Hong Kong Justice Secretary Confirms Government Is Evaluating Using Emergency Law

By Nicole Hao
Nicole Hao
Nicole Hao
Nicole Hao is a Washington-based reporter focused on China-related topics. Before joining the Epoch Media Group in July 2009, she worked as a global product manager for a railway business in Paris, France.
September 12, 2019 Updated: September 12, 2019

For the first time, the Hong Kong government has confirmed that it is evaluating the Emergency Regulations Ordinance, a sweeping law that many fear would allow the government to declare a state of emergency and clamp down on protests.

Since June, millions of Hongkongers have attended nearly 50 marches and rallies against a controversial extradition bill, which proposed allowing people to be transferred to mainland China for trial, where there is a history of human rights violations and an opaque legal system. Many feared that the bill would erode the city’s autonomy from the Chinese regime. In 1997, the territory reverted from British to Chinese rule with the express guarantee that its freedoms and autonomy would be preserved. 

After immense public pressure, Hong Kong leader Carrie Lam announced on Sept. 4 that the bill would be formally withdrawn. However, protesters said they would continue to advocate for their other demands to be heard, including government reforms to allow for open, free elections and an independent investigation into police use of force during demonstrations.

The city’s justice secretary Teresa Cheng, who was a chief backer of the extradition bill, said during a public event on Sept. 11 that the government was evaluating the emergency ordinance and looking into a bill that would ban protesters from wearing masks. Many citizens who participate in protests choose to wear masks in order to protect their identity—for fear of reprisal from Hong Kong or mainland Chinese authorities. 

Emergency Law

The Hong Kong Emergency Regulations Ordinance, also called the Emergency Law , was formulated in 1922 by the British colonial government.

It allows the government leader to restrict communications and transportation; make arrests; declare curfews; and seize private property.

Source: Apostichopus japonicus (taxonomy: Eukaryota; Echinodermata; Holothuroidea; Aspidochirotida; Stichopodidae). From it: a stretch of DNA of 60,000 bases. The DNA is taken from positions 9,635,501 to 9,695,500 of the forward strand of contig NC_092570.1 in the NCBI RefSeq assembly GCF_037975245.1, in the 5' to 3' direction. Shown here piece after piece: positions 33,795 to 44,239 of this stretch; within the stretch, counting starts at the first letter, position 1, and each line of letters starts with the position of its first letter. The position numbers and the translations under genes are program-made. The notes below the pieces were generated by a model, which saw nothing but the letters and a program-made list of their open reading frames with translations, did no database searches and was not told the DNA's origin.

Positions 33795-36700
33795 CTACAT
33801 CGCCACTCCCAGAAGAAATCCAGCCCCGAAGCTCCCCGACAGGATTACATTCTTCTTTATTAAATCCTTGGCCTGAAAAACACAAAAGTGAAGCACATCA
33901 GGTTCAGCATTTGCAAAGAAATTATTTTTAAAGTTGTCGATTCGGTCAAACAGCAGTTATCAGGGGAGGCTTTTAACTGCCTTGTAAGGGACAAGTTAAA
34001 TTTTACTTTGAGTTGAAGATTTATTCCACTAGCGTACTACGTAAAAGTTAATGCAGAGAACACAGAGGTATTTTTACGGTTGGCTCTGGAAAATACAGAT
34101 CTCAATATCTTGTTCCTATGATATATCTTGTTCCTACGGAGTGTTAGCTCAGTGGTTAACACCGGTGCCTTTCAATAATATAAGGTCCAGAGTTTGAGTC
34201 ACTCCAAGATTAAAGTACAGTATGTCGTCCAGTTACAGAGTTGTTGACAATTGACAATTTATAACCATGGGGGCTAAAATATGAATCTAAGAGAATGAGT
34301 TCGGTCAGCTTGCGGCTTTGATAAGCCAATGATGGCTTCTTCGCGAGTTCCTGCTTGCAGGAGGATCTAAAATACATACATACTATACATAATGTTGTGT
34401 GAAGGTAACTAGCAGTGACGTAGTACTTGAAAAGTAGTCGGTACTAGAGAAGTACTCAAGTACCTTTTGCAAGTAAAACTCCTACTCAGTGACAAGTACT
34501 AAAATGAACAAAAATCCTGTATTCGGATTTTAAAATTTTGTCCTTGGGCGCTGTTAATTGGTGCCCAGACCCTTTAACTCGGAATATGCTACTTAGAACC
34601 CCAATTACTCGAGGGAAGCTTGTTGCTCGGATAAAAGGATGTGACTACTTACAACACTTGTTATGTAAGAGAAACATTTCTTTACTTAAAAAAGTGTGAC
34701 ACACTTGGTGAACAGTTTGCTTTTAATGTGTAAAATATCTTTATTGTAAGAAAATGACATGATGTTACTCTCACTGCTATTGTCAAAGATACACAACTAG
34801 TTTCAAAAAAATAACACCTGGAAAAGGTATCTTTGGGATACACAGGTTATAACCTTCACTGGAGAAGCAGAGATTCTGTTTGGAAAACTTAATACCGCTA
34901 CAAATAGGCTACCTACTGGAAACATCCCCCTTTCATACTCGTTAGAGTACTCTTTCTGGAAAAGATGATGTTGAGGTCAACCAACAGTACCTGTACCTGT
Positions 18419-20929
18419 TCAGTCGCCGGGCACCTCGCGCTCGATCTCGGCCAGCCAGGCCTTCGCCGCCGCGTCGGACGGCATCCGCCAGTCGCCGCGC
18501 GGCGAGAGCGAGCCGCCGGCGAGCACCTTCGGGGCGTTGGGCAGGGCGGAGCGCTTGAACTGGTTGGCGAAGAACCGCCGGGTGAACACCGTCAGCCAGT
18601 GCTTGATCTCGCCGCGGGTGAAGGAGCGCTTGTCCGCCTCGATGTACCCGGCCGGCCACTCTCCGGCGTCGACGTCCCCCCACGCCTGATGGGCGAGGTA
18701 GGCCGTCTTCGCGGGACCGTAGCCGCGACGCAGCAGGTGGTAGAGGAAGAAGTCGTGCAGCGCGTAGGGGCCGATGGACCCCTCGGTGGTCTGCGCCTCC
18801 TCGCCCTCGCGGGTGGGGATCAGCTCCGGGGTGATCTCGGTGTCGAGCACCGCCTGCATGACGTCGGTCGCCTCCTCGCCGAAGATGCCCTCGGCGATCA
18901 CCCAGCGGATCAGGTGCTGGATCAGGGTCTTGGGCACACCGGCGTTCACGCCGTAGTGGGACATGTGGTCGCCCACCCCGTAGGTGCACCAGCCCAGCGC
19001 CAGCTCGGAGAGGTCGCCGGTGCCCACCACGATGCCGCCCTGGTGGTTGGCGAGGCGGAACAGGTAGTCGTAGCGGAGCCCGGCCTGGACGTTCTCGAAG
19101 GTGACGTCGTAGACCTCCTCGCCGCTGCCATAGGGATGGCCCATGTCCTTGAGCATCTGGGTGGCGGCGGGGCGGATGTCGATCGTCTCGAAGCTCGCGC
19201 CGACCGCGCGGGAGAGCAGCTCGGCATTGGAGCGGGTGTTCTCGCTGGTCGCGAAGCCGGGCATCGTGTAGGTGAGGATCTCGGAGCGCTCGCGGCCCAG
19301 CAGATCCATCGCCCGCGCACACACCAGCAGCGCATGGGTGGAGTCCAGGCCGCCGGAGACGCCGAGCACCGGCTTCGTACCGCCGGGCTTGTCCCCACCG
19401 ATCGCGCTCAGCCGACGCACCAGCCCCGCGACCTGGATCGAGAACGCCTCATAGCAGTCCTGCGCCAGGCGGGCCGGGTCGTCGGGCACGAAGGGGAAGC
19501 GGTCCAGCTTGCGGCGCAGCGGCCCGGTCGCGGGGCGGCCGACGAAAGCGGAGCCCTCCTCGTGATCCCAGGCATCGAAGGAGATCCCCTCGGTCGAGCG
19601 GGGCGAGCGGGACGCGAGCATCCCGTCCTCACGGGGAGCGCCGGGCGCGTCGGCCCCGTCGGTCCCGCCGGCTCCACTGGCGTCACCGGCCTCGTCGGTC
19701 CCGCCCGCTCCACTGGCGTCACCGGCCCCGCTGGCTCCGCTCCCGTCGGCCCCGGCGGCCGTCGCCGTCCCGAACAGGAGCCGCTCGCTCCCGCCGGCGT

At an Aug. 27 press conference, when a reporter asked whether Lam would consider using this ordinance to quell protests, Lam gave a vague response, saying that “All laws in Hong Kong, if they can provide a legal means to stop the violence and chaos, the government has a responsibility to look into it.”

The city legislature’s pro-democracy camp, as well as rights groups, condemned Lam for such remarks.

Local media HKC News quoted barrister Geoffrey Yeung Ka-wai as saying: “The Emergency Law is out of date and should be abolished.”

Yeung added that the law is a product of colonialism, and creates an atmosphere of “white terror,” meaning a climate of fear.

At a local summit to promote Beijing’s One Belt, One Road initiative, whereby the Chinese regime invests in infrastructure projects overseas to boost its geopolitical influence, Teresa Cheng Yeuk-wah said in her speech that the Hong Kong government was evaluating “the different effects of implementing this law.”

She added that the government has been studying other measures to bring the months-long protests to an end, including introducing a bill to ban protesters from hiding their faces.

In late August, pro-Beijing lawmakers in the city’s legislature called for an “anti-mask” law, by which they said people would not dare to protest on the streets if they knew that the government could potentially track them down and arrest them.

Local and international critics have expressed alarm at the law’s potential impact.

The Hong Kong Internet Service Providers Association on Aug. 29 issued an urgent statement highlighting the importance of an open internet. It said that the association was worried that the government may impose internet restrictions upon evoking the emergency ordinance.

The U.S. Congressional-Executive Commission on China also issued a statement on Aug. 29 criticizing the Hong Kong government for leaving open the idea of declaring a state of emergency.

“Evoking the Emergency Regulations Ordinance or taking steps toward martial law in Hong Kong is the wrong way to resolve the situation,” the commission stated in a Twitter post.

Speaking on Commercial Radio Hong Kong, Felix Chung Kwok-pan, leader of the Liberal Party in Hong Kong, predicted that invoking the law could lead to “an evacuation of foreign nationals and the withdrawal of foreign investment.”

Nicole Hao
Nicole Hao
Nicole Hao is a Washington-based reporter focused on China-related topics. Before joining the Epoch Media Group in July 2009, she worked as a global product manager for a railway business in Paris, France.